Monday, November 14, 2011

Falling for Fall: A Harvest Tableau Part 2

continued from this post

In  regions where fallen apples are abundant in October, a fresh cider would  complement this collection of simple yet succulent dishes exquisitely.  In lieu of apples or sans local orchards, one may serve the South’s  house wine, sweetened iced tea, tweaked with the season’s spice. Mixing  rosemary into the simple syrup for an iced-tea recipe adds a complexity  to the tea, layering flavors as leaves layer on the forest floor. The  bouquet of black and green teas is paired with the pine-like flavor  said herb lends and is then enhanced with sugar and accented with  citrus and floral notes from a lemony garnish.

For  floral arrangements and table décor, I relish in creating a still-life  of objects found in nature, shed from animal and fowl, tree and vine  – the likes of acorns, fruits, pods and plumes as well as textures  found on the farm, such as burlap and twine. I favor a more muted, non-traditional  color palette for an autumnal tablescape; for, I’ve found inspiration  in the internal soft fleshy orange of cut gourds, the coppery salmon  of sliced persimmons, and of the external colors and textures of citrus  rinds, garnet pomegranates, sea green artichokes, and eggplants  – a depth of purple aubergine only begins to describe.

Shed  deer antlers can serve as a beautifully natural centerpiece to a tablescape  inspired by the earth. The sun bleached bone is aesthetically striking  and equally evocative of the season’s cyclical passing into winter.  Clusters of gathered goose and pheasant feathers, the fallen traces  of a flight southward, are a gentle reminder of September past. Oyster  shells, acorns, and gourds can be easily and artfully scattered down  the table’s center, adding variations in texture, cadence, and charm.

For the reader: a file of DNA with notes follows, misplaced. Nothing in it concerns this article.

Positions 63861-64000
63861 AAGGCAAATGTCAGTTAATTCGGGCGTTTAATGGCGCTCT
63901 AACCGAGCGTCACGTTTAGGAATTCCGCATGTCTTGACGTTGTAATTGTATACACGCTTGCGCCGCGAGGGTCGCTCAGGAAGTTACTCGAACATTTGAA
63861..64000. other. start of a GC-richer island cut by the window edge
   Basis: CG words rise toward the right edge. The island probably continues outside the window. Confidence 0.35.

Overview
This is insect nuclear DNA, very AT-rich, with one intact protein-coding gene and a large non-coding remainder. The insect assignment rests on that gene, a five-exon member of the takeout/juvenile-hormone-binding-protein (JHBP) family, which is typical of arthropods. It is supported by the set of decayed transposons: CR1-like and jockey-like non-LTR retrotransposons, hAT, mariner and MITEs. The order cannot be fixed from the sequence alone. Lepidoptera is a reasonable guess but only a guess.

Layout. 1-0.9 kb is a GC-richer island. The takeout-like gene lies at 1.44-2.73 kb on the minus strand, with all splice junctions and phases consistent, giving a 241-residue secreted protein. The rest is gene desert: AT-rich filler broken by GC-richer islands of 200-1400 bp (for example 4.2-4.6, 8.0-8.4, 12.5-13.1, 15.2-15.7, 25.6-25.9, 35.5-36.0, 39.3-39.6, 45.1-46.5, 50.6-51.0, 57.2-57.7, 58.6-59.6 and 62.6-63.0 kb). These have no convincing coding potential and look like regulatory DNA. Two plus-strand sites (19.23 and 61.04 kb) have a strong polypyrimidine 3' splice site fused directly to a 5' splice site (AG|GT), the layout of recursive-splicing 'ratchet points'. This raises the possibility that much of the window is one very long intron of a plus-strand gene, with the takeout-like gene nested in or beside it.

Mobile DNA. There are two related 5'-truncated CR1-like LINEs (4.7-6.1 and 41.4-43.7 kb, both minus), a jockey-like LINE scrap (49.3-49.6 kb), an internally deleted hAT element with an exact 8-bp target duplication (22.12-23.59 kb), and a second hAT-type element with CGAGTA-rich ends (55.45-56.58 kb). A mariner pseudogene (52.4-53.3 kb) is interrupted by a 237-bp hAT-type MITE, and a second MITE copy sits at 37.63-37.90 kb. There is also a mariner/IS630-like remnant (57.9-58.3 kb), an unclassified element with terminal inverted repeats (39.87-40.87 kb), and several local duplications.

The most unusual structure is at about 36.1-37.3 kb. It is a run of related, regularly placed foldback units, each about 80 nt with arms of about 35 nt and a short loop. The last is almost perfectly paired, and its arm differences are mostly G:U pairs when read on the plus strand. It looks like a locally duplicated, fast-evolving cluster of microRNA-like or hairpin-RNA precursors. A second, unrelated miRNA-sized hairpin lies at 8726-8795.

Each  of these objects is found in nature – in the garden, the marsh, or  the woods. A tablescape of natural artifacts of seasons past serves  as a tangible memory, or trophy, a memento mori of the growing seasons, which, with the entrance of autumn, are on the  cusp of turning to winter, that ultimate season of rest. Even if your  home is not within a shell’s throw of a pecan grove or a low country  marshland, the bounties of fall – pecans, sweet potatoes, and garden  greens – are all thankfully found at market. These simple luxuries  are elegant reminders of our connection to the inevitable and cyclical  process of the transforming seasons, of our relation with the ever-changing  natural world around us. From the forfeit of leaves, through this time  of thanksgiving and to the bracing for another year’s end, fall ushers  us into cornucopias of delight, natural grace and elegance – a culmination  of the seasons’ pace and rhythm – into a tableau of all things truly  bright and beautiful.

Wednesday, November 9, 2011

Falling for Fall: A Harvest Tableau Part 1

October into November, the end of that liminal turn between summer and autumn, conjures an abundance of sensory memory: turning leaves, roasted pumpkin seeds, and browning marsh along the Georgia coastline. When entertaining this time of the year, I cherish the utility of fall’s natural, burnt aesthetics: burlap, twine, and butternut squash, all warmed and toasted by the summer sun, and lingering memories of a season gone. A veritable reward to a dusty, dry, and long summer, fall is the swan song of the seasons; it is the precursor to a time of dormancy, of rest, of winter, when the bones of the garden are revealed.